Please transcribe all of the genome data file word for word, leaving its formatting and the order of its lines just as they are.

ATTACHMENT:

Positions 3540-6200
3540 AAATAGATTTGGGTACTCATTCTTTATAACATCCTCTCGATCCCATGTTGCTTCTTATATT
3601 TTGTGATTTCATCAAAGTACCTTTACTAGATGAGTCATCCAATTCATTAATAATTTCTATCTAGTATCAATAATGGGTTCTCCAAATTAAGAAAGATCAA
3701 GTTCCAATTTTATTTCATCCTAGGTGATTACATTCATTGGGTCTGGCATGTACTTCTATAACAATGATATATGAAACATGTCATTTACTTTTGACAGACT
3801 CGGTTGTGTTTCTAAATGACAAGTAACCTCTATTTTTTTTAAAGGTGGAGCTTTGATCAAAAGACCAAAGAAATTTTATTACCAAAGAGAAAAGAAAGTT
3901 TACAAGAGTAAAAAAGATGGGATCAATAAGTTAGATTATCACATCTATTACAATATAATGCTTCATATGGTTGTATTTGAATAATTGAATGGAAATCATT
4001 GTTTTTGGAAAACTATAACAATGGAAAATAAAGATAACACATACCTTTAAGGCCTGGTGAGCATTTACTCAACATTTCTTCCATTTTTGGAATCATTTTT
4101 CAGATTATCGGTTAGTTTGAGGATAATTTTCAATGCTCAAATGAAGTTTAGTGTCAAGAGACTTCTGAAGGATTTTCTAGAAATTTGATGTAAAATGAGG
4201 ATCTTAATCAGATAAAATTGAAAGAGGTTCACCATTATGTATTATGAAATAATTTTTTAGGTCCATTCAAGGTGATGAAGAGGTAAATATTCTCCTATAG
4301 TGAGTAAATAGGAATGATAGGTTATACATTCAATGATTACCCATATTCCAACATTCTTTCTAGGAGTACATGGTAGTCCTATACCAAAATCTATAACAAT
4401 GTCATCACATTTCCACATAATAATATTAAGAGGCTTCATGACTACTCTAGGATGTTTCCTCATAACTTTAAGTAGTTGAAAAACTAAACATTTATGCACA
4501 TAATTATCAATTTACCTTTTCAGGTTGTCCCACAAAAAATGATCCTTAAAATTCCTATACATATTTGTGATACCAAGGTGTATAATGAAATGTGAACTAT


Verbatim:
Positions 3540-6200
3540 AAATAGATTTGGGTACTCATTCTTTATAACATCCTCTCGATCCCATGTTGCTTCTTATATT
3601 TTGTGATTTCATCAAAGTACCTTTACTAGATGAGTCATCCAATTCATTAATAATTTCTATCTAGTATCAATAATGGGTTCTCCAAATTAAGAAAGATCAA
3701 GTTCCAATTTTATTTCATCCTAGGTGATTACATTCATTGGGTCTGGCATGTACTTCTATAACAATGATATATGAAACATGTCATTTACTTTTGACAGACT
3801 CGGTTGTGTTTCTAAATGACAAGTAACCTCTATTTTTTTTAAAGGTGGAGCTTTGATCAAAAGACCAAAGAAATTTTATTACCAAAGAGAAAAGAAAGTT
3901 TACAAGAGTAAAAAAGATGGGATCAATAAGTTAGATTATCACATCTATTACAATATAATGCTTCATATGGTTGTATTTGAATAATTGAATGGAAATCATT
4001 GTTTTTGGAAAACTATAACAATGGAAAATAAAGATAACACATACCTTTAAGGCCTGGTGAGCATTTACTCAACATTTCTTCCATTTTTGGAATCATTTTT
4101 CAGATTATCGGTTAGTTTGAGGATAATTTTCAATGCTCAAATGAAGTTTAGTGTCAAGAGACTTCTGAAGGATTTTCTAGAAATTTGATGTAAAATGAGG
4201 ATCTTAATCAGATAAAATTGAAAGAGGTTCACCATTATGTATTATGAAATAATTTTTTAGGTCCATTCAAGGTGATGAAGAGGTAAATATTCTCCTATAG
4301 TGAGTAAATAGGAATGATAGGTTATACATTCAATGATTACCCATATTCCAACATTCTTTCTAGGAGTACATGGTAGTCCTATACCAAAATCTATAACAAT
4401 GTCATCACATTTCCACATAATAATATTAAGAGGCTTCATGACTACTCTAGGATGTTTCCTCATAACTTTAAGTAGTTGAAAAACTAAACATTTATGCACA
4501 TAATTATCAATTTACCTTTTCAGGTTGTCCCACAAAAAATGATCCTTAAAATTCCTATACATATTTGTGATACCAAGGTGTATAATGAAATGTGAACTAT